Add a few drops of dish soap to some warm water and use a clean cloth to wash the strings with the soapy water. A few wipes along the entire string will remove most of the set in dirt and oil. Then repeat the process with water only to remove any remaining soap. Allow the strings to dry before replacing them.

This method is probably as effective as boiling your strings, but isn’t as time consuming. You do need to make sure you remove all of the dish soap though, to avoid that slimy residue soap leaves behind.  

3. Isopropyl Alcohol

Rubbing alcohol is very effective at removing dirt buildup from your strings and leaving them squeaky clean. 

To clean, dab a cotton ball with rubbing alcohol and wipe it down the length of your strings. Then wipe with a clean, dry microfiber cloth.

Rubbing alcohol may be an effective string cleaner, but there are two important things to note before using this method. 

One, rubbing alcohol should not be applied to your fretboard or any other part of the guitar body, as it can damage, stain and dry out the wood. You can slide a thin microfiber cloth or paper towel between the strings and fretboard before cleaning to avoid any accidental contact. 

Two, using rubbing alcohol tends to result in very annoying string buzz for a few practice sessions after cleaning. The alcohol dries out your strings, which can affect their tone, especially when using an amp where you’ll get more feedback. Alcohol evaporates naturally though so this issue will resolve itself after a while.  

Is Guitar String Cleaner Better than Household Options?

While both guitar string cleaners and household options will get the job done, household cleaners have a few drawbacks. 

One theme that was common among the household cleaners was the need to remove your strings before cleaning. This is time consuming and can be a hassle to put them back on, as you won’t have as much extra string length to work with compared to a new set. Personally, I never remove my strings unless I’m completely replacing them. 

With a guitar string cleaner, you keep the strings in place and simply wipe the cleaner over them with a specially designed applicator. This takes a matter of seconds. After a quick wipe with a microfiber cloth, you can get back to playing.

String cleaner also lubricates your strings to reduce friction and make them feel better: household cleaners don’t do that!

The other big advantage of guitar string cleaner is it’s formulated to be safe to use on guitars. Sounds obvious, right? But if you get isopropyl alcohol (or some other harsh cleaner) on your fretboard or guitar body, it can ruin the finish and cause the wood to dry out, warp or crack.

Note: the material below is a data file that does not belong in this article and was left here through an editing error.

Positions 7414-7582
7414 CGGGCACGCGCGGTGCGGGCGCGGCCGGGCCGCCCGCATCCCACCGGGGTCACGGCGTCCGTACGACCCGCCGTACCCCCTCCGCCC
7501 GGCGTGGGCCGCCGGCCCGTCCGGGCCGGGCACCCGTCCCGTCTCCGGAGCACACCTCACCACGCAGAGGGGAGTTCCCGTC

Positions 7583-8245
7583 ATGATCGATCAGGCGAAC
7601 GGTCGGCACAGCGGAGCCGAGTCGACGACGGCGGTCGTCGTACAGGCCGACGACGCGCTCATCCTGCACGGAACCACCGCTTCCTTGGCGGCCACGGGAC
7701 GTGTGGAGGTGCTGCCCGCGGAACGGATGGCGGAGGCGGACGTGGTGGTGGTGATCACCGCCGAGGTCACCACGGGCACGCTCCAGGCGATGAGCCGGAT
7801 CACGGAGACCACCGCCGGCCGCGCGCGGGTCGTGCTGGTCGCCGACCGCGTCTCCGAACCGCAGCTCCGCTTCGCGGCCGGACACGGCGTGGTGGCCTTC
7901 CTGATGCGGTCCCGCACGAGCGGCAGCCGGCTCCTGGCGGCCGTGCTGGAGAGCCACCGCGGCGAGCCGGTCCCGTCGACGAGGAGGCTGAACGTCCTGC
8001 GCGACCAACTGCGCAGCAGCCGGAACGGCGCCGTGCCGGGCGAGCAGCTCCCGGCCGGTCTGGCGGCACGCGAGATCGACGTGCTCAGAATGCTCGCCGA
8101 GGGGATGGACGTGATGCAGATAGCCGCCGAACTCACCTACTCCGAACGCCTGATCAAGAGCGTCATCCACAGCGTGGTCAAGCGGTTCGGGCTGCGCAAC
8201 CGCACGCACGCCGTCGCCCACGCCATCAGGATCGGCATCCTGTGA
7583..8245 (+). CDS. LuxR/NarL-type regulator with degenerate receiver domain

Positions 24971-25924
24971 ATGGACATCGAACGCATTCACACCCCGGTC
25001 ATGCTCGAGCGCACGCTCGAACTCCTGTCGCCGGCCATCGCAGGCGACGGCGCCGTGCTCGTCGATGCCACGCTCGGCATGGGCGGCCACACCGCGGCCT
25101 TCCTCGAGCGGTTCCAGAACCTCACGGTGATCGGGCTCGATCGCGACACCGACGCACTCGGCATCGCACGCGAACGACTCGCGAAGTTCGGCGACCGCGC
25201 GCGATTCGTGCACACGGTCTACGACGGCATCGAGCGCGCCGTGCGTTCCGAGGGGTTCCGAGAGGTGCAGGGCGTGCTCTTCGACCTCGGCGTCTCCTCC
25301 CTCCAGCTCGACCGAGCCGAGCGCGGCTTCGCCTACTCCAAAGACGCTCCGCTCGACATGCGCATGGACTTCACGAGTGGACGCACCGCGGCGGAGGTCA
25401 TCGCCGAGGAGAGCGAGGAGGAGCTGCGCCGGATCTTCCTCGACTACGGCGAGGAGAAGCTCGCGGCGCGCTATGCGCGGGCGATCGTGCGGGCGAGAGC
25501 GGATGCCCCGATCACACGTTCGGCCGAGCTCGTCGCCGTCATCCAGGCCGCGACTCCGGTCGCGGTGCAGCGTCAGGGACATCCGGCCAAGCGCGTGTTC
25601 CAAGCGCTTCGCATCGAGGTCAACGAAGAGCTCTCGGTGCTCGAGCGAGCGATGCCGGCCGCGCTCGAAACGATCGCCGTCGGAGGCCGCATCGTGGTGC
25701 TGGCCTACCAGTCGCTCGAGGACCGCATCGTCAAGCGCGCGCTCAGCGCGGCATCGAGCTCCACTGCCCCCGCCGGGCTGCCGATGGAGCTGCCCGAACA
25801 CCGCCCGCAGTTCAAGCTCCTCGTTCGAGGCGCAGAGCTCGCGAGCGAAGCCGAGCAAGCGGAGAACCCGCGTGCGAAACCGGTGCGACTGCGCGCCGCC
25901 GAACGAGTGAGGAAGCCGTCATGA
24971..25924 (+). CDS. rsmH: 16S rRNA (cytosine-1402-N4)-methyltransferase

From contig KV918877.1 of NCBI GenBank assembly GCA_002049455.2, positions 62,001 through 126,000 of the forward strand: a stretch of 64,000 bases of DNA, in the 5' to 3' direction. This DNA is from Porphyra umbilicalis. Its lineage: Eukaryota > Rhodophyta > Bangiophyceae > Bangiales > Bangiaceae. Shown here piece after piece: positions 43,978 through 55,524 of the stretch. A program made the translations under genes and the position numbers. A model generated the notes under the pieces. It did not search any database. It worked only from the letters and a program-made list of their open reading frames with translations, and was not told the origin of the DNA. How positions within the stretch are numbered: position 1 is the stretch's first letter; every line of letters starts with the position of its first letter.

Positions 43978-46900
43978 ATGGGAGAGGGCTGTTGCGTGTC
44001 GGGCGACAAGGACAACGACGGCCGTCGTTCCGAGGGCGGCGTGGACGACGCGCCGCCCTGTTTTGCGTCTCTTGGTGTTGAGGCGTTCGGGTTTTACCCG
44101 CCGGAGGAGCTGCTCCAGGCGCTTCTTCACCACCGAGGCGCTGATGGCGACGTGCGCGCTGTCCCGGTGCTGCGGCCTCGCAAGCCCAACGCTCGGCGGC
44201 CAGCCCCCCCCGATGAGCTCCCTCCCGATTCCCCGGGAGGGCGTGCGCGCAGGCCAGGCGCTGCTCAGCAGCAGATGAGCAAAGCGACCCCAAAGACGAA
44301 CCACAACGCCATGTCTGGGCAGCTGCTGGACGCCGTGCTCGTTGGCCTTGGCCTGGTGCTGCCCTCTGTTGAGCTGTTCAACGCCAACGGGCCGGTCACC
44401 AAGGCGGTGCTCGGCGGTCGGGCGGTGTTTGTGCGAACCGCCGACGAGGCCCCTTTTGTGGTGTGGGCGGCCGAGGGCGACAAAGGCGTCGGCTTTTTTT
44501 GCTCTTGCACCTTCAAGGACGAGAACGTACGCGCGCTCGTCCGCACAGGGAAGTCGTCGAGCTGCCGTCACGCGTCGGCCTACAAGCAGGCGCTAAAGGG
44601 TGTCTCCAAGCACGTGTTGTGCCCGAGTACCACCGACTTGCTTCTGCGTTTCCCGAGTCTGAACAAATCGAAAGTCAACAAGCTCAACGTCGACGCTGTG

If you accidentally get some string cleaner on the rest of your guitar, no big deal. In fact, some string cleaners are also formulated to recondition your fretboard and provide a smoother feel and playing surface for your fingers. 

Good Guitar String Cleaners

If you want to give guitar string cleaner a try, below are a few good options on Amazon to get you started.

Fast Fret is probably the most well-known (i.e. it’s kind of like the Kleenex of string cleaners), but all of the below are good ones to consider.

FYI: the below are our affiliate links, so we may get a commission when you buy through those links. Don’t worry though, it doesn’t cost you anything extra. Thanks for supporting the blog!

Is Guitar String Cleaner Necessary?

So, allow me to summarize:

Guitar string cleaner is not absolutely necessary, because you can clean your guitar strings using household DIY options, like boiling the strings. However, using a purpose-made string cleaner like Fast Fret is inexpensive, quicker, easier, and has the added benefit of lubricating the strings.

You can definitely clean your guitar strings well WITHOUT string cleaner. It’s just a hassle. And if you’re using something like rubbing alcohol, you also risk damaging your guitar’s fretboard or finish.

The more frequently you play, the more often you’ll want to clean and recondition your strings.

Clean, well-conditioned strings make you sound better. When you sound better, you’ll practice more often. When you practice more often, you sound better. Embrace the cycle: buy a string cleaner!